5/22 Torchbearer Policy Update
Hope you had a great weekend. Thank you for allowing us to be your trusted source for news at the local, state, and federal levels.
Local, state, and federal highlights in this week’s memo include:
- Indiana Governor Signs Letter to Oppose Title IX Extended Protections
- Indiana Students' ILEARN Scores Suffer Post Pandemic
- Suburb Appeal Heating Up
- Student Loan Payments Expected to Resume in Coming Months
- Share the Torchbearer Newsletter with Your Network!
- Important Dates
Let’s dive in.
Indiana Governor Signs Letter to Oppose Title IX Extended Protections
What’s new: Indiana Gov. Eric Holcomb and 24 of his fellow Republican governors have asked the Biden administration to withdraw its proposed rule changes expanding Title IX protections to transgender athletes.
Why it matters: That’s despite Holcomb’s previous refusal to sign an Indiana bill banning transgender girls from playing on K-12 girl’s school sports teams. The governor vetoed the bill in 2022, but legislators voted to override that veto.
The details: In April, the Biden administration proposed a new federal rule change for Title IX that would prohibit policies that “categorically” ban transgender students from participating on sports teams consistent with their gender. The proposal would still allow schools to enforce some restrictions in “competitive” environments, according to a public notice from the department.
What they’re saying:
- “Leaving aside the Department’s utter lack of authority to promulgate such a regulation, neither states nor schools should be subjected to such a fluid and uncertain standard,” the governors said in the letter. “Nor, most importantly, should the historic advancements and achievements of our sisters, mothers, and daughters be erased.”
- “Compelling a subjective, athlete-by-athlete analysis controlled by a student’s self-identified ‘gender identity’ enforced under threat of Department retribution affords no clarity,” the governors’ letter said. “It does the opposite. This ‘fluid’ subjective standard ensures chaos and confusion in schools and will no doubt result in protracted and disruptive litigation. (Indiana Capital Chronicle)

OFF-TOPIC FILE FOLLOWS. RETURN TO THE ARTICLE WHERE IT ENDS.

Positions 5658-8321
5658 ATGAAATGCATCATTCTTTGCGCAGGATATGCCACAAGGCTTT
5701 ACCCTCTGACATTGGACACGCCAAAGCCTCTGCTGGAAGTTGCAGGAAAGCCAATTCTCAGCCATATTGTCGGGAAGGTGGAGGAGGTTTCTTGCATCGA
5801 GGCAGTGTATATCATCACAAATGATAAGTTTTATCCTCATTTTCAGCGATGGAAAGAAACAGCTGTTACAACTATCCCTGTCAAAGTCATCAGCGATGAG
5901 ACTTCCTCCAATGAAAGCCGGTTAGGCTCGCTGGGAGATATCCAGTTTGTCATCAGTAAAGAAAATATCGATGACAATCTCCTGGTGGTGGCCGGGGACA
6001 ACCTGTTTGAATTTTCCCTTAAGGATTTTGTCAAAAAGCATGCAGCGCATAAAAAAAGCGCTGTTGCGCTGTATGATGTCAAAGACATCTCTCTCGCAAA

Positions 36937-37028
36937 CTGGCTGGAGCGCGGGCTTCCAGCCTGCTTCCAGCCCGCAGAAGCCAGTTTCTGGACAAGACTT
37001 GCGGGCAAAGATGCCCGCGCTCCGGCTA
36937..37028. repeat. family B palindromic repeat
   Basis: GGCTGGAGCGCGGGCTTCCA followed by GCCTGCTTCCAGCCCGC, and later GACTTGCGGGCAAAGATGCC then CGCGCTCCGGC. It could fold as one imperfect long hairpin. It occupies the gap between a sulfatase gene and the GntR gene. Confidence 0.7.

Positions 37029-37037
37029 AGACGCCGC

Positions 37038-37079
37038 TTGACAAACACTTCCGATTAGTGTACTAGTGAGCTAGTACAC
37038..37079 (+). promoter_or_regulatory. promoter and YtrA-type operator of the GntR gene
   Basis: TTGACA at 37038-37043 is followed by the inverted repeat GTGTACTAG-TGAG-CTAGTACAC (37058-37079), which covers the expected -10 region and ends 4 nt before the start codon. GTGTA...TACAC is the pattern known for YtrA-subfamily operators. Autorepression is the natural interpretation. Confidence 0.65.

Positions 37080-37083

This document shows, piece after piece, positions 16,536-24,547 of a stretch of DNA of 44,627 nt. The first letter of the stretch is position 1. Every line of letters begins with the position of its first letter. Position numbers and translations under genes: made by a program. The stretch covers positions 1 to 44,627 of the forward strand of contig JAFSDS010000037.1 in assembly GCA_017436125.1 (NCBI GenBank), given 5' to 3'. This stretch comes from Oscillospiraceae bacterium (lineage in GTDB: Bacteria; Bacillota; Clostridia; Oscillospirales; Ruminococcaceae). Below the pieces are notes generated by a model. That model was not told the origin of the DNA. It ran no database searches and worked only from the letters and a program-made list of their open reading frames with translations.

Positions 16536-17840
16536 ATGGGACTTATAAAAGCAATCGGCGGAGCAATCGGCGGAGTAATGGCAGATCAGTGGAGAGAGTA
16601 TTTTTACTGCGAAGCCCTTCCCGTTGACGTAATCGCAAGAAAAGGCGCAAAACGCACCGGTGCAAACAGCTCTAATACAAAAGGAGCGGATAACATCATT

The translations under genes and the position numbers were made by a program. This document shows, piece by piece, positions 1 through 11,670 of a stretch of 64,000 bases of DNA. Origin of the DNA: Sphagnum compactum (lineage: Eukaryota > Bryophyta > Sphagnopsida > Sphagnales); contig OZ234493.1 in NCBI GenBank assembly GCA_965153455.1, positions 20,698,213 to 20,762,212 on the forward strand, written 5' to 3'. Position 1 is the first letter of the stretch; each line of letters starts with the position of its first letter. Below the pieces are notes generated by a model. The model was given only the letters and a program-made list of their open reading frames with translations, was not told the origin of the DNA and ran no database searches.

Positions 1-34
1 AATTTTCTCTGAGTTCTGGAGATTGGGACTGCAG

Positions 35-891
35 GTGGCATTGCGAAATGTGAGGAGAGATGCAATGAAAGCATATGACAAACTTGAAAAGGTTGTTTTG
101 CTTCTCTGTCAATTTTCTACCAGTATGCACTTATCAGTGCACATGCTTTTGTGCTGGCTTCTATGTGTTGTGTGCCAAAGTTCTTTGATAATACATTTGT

Indiana Students' ILEARN Scores Suffer Post Pandemic
What’s new: Indiana students lost nearly six months of learning in math and over four months in reading as a result of the COVID-19 pandemic, according to new research from Harvard and Stanford universities.
Why it matters: The results underscore continued concerns expressed by Hoosier lawmakers and state education officials about learning loss — especially among some of the state’s youngest students. Last year’s IREAD scores showed roughly one in five Hoosier third graders can’t read proficiently.
By the numbers:
- Other Spring 2022 tests showed that 30.2% of Hoosier students in grades 3-8 passed both the math and English sections of ILEARN. While the standardized test results were a slight increase compared to 2021, passing scores trailed 8 percentage points behind 2019′s pre-pandemic pass rates.
- The estimated loss in lifetime earnings per Hoosier student is $15,150 as a result of pandemic-related learning interruptions. When multiplied by the number of public school students enrolled in the state, the aggregate loss in lifetime earnings is more than $15.5 billion.